November 9, 2014 by Laird
Digging through old files, I came across this bit I wrote for the Ingram Library at West Georgia University a few years ago:
1. Dark Gods T.E.D. Klein _______________________________________________________
Marathon Man William Goldman
The Ronin William Dale Jennings
Blood Meridian Cormac McCarthy
The Dark Descent: The Colour of Evil David G. Hartwell, ed.
The Missing Sarah Langan _______________________________________________________
A Prayer For The Dying Stewart O’Nan _______________________________________________________
Koko Peter Straub
USE ONCE, THEN DESTROY Conrad Williams
Selected Poems (1963-1983) Charles Simic
Comments/reviews/recommendations for the collection:
DARK GODS: A seminal collection of four dark fantasy novellas epitomizing all that was excellent with 1980s horror. Klein, former editor of TWILIGHT ZONE MAGAZINE is a master of creeping dread, of quiet, cerebral horror, requiring nary a drop of blood to nail home his point. One of the smoothest wordsmiths in the business, his knack with observed detail is astounding. His talent is certainly on par with the likes of Straub and Updike. Of especial merit: “Petey,” and “Black Man with a Horn,” this latter an homage to H.P. Lovecraft.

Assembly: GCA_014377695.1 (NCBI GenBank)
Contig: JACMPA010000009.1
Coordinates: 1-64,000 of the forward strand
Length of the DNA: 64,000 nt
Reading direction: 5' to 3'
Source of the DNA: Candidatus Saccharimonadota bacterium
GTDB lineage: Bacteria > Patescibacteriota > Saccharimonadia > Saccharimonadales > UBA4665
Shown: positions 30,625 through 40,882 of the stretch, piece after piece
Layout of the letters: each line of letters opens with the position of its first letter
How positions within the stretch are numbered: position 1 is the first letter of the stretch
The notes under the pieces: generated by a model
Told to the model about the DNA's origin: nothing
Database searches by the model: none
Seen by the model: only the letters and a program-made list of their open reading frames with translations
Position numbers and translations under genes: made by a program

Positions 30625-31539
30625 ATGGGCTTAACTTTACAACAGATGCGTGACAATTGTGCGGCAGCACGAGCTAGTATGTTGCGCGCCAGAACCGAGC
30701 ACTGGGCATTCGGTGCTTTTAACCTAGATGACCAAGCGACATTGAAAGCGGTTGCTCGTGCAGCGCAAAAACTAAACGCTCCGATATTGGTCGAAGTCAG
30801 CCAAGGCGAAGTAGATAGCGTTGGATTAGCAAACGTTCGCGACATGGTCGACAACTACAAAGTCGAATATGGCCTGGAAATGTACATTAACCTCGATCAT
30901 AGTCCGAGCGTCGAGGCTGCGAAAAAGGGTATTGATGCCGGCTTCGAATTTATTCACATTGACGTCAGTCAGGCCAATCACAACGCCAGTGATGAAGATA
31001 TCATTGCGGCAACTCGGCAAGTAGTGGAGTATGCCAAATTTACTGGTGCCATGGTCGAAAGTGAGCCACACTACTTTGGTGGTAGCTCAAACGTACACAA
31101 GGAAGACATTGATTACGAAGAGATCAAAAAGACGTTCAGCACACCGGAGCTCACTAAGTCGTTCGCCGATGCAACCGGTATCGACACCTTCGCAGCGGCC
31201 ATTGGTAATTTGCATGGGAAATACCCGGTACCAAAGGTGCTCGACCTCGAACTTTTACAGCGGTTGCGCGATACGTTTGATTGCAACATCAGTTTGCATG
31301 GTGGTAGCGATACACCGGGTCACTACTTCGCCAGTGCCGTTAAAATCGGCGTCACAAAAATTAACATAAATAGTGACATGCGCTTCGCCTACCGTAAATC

MARATHON MAN: One of my favorite 1970s action novels, a cloak and dagger spectacular replete with assassins, crooked spies and one of the great villains in all of literature: Szell, the demon dentist….I devoured this book as teen and must credit Goldman’s masterpiece, his work in general, as a significant inspiration of mine.
THE RONIN: This short novel follows the path of a brutal, ruthless Ronin at work and play in Feudal Japan. The Ronin himself is an exemplar of the antihero, a man you’ll find yourself pulling for despite his vicious and amoral ethos as he bulldozes his way through the tale. Much more complex than its rude, crude and graphic subject matter would suggest, I’ve revisited this novel on numerous occasions, emerging with an understanding of some new, often wry, subtlety on each occasion. Truly, Jennings has wrought a bawdy classic.
BLOOD MERIDIAN: McCarthy’s blood-soaked epic ranks among the greatest American novels; it rumbles and thunders with the dark majesty of the Old Testament, a nightmare writ large on the wastelands of nineteenth century frontiers. The Kid, a feral teenage runaway from Tennessee, accompanies an expeditionary force of scalp hunters into 1850s Mexico. What follows is a journey into darkness, into hell. McCarthy’s prose is relentless, his vision apocalyptic. That BLOOD MERIDIAN is loosely based on real events makes it a gut-wrenching, indeed, a scarring experience.
PRIME EVIL: A landmark collection of dark fantasy and horror edited by David G. Hartwell. The second volume in a series documenting classic tales from the canon of the weird; authors include the likes of Bradbury, King, Hawthorne and Poe. This is a must read for aficionados of the macabre. Of particular merit: “The Summer People,” by Shirley Jackson; “The Autopsy,” by Michael Shea; and “Sticks” by Karl Edward Wagner.